Sunday, February 15, 2009


It takes more than one viewing of Josef von Sternberg's Shanghai Express (1932) to fully appreciate why Magdalen (Marlene Dietrich) changed her name to Shanghai Lily, the "notorious white flower of China." This is my third viewing and—as some say—therein lies the charm.

As Juliet Clark succinctly synopsizes in her capsule for Pacific Film Archive's ongoing von Sternberg retrospective: "In Sternberg's fantasy of China, 'the realism of place was given over to the loveliness of decor and the ambiguous iconography of the love goddess' (David Thomson). A train crossing this land of picturesque squalor becomes a political, moral, and romantic battleground where Shanghai Lily (Dietrich), 'notorious white flower of China,' faces a reckoning with her former lover Doc (Clive Brook). A revolutionary episode advances the plot, but for Sternberg, suspense is a matter of sexual rather than political tension. A hostage situation is a test of devotion, and honor is upheld through dishonor, the woman's way. Lee Garmes's chiaroscuro camera dwells incessantly on Dietrich, even when she's irrelevant to the scene; her body takes on a startling spiritual dimension as her manicured hands, framed in darkness, meet softly in prayer."

I appreciate how Clark understands it is "the woman's way" to uphold honor through dishonor in the von Sternberg films of this era and who else best exemplies this than the original alleged "harlot with a heart of gold": Mary Magdalen? Granting Dietrich her name is, perhaps, not as subtle as it seems at first glance, guised as it is underneath Travis Banton's exotic feathers and seductive veils.

What's of noted interest—and a reminder to dismissive critics of the patina acquired by a film over time—is how poorly Shanghai Express was reviewed by Variety back in 1932. Though Josef von Sternberg was given credit for making "this effort interesting through a definite command of the lens", that mention barely suffices to describe the lustrous and complex superimpositional textures of the film. Prayer has never been rendered as voluptuous as when Shanghai Lily prays for the safety of Doc while superimposed smoke plumes from the train's chimney stack lift her prayer heavenwards.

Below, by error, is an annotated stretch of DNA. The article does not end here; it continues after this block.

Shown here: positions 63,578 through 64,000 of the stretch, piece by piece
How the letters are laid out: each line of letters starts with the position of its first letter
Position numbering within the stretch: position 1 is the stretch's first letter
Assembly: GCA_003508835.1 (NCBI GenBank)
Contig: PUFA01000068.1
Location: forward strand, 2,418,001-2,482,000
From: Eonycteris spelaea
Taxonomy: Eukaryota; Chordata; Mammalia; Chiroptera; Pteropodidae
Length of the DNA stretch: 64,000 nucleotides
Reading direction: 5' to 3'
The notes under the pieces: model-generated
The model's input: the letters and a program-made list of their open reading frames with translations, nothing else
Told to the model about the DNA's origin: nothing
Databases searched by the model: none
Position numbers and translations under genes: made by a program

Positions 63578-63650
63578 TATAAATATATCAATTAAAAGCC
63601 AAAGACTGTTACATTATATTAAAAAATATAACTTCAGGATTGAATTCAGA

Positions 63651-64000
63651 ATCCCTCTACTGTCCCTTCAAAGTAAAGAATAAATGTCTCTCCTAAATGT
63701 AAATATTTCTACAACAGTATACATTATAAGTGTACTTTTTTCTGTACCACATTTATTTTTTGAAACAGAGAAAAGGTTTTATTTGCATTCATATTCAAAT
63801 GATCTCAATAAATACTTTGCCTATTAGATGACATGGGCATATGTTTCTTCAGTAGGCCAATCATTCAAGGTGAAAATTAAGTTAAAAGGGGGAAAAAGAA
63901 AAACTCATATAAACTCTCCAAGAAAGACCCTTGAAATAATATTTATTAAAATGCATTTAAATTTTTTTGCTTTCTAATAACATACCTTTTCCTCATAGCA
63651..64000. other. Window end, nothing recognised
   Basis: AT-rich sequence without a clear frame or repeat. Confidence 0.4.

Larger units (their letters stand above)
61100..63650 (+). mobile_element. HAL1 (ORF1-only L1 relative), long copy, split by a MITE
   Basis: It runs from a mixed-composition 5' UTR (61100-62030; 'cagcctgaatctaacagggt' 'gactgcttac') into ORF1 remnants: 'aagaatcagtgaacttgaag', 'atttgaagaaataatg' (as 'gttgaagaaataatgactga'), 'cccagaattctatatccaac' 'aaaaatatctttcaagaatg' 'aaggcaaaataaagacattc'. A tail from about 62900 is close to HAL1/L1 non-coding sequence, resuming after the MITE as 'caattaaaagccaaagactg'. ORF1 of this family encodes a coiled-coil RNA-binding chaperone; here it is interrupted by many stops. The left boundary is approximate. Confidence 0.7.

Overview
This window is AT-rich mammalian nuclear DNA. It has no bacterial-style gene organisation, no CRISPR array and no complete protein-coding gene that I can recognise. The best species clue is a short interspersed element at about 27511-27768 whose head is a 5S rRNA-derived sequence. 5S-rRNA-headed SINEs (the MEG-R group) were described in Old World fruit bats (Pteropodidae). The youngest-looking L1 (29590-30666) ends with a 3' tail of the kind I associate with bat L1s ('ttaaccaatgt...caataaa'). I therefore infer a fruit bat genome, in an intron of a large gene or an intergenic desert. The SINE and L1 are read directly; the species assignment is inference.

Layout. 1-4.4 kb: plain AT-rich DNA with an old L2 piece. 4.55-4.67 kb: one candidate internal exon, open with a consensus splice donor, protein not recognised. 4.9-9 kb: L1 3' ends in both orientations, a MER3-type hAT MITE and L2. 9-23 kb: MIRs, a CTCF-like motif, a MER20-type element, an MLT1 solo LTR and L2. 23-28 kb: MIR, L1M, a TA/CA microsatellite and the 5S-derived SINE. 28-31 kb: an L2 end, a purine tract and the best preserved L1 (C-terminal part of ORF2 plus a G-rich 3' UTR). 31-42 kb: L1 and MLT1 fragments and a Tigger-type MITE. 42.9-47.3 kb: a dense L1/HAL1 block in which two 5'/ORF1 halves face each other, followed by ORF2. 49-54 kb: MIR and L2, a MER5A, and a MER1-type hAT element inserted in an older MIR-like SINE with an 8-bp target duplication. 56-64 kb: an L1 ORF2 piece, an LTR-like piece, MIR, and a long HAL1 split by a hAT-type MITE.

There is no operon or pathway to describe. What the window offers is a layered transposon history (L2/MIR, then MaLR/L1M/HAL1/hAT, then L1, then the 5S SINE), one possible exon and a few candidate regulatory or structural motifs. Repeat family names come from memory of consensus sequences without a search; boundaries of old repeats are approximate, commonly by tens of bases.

Variety opined "Dietrich's assignment is so void of movement as to force her to mild but consistent eye rolling" and claimed that Shanghai Express ran "much too close to old meller and serial themes to command real attention" and yet—if it weren't for online archives—what measure of attention would that Variety review now receive in the wake of the film's acquired cult following? A caution to all words that images rule.

Where Variety got it right was in giving credit to the thoroughly entertaining turns of Dietrich's supporting ensemble: Warner Oland—familiar to Charlie Chan fans—in yet another despicable gem of yellowface; Eugene Pallette—with his signature gruff voice—as an American gambler among the passengers; Louise Closser Hale as a prim boarding housekeeper overly-protective of her infantilized pup; Gustav von Seyffertitz as a dope smuggling invalid; Lawrence Grant as a fanatical missionary; and Emile Chautard as a disgraced French officer wearing his uniform without authority. But I'm stunned that not a single word was written to honor Anna May Wong's performance as Dietrich's traveling companion Hui Fei; a role so crucial to getting the Shanghai Express back on schedule that I can't believe their heedless omission; an oversight rectified by Margarita Landazuri's essay for Turner Classic Movies, which includes cinematographer Lee Garmes's intriguing anecdote that von Sternberg acted out all the roles and insisted the actors imitate him. "His impersonation of Anna May Wong had us all in stitches," Garmes recalled, "But we didn't dare show our amusement."

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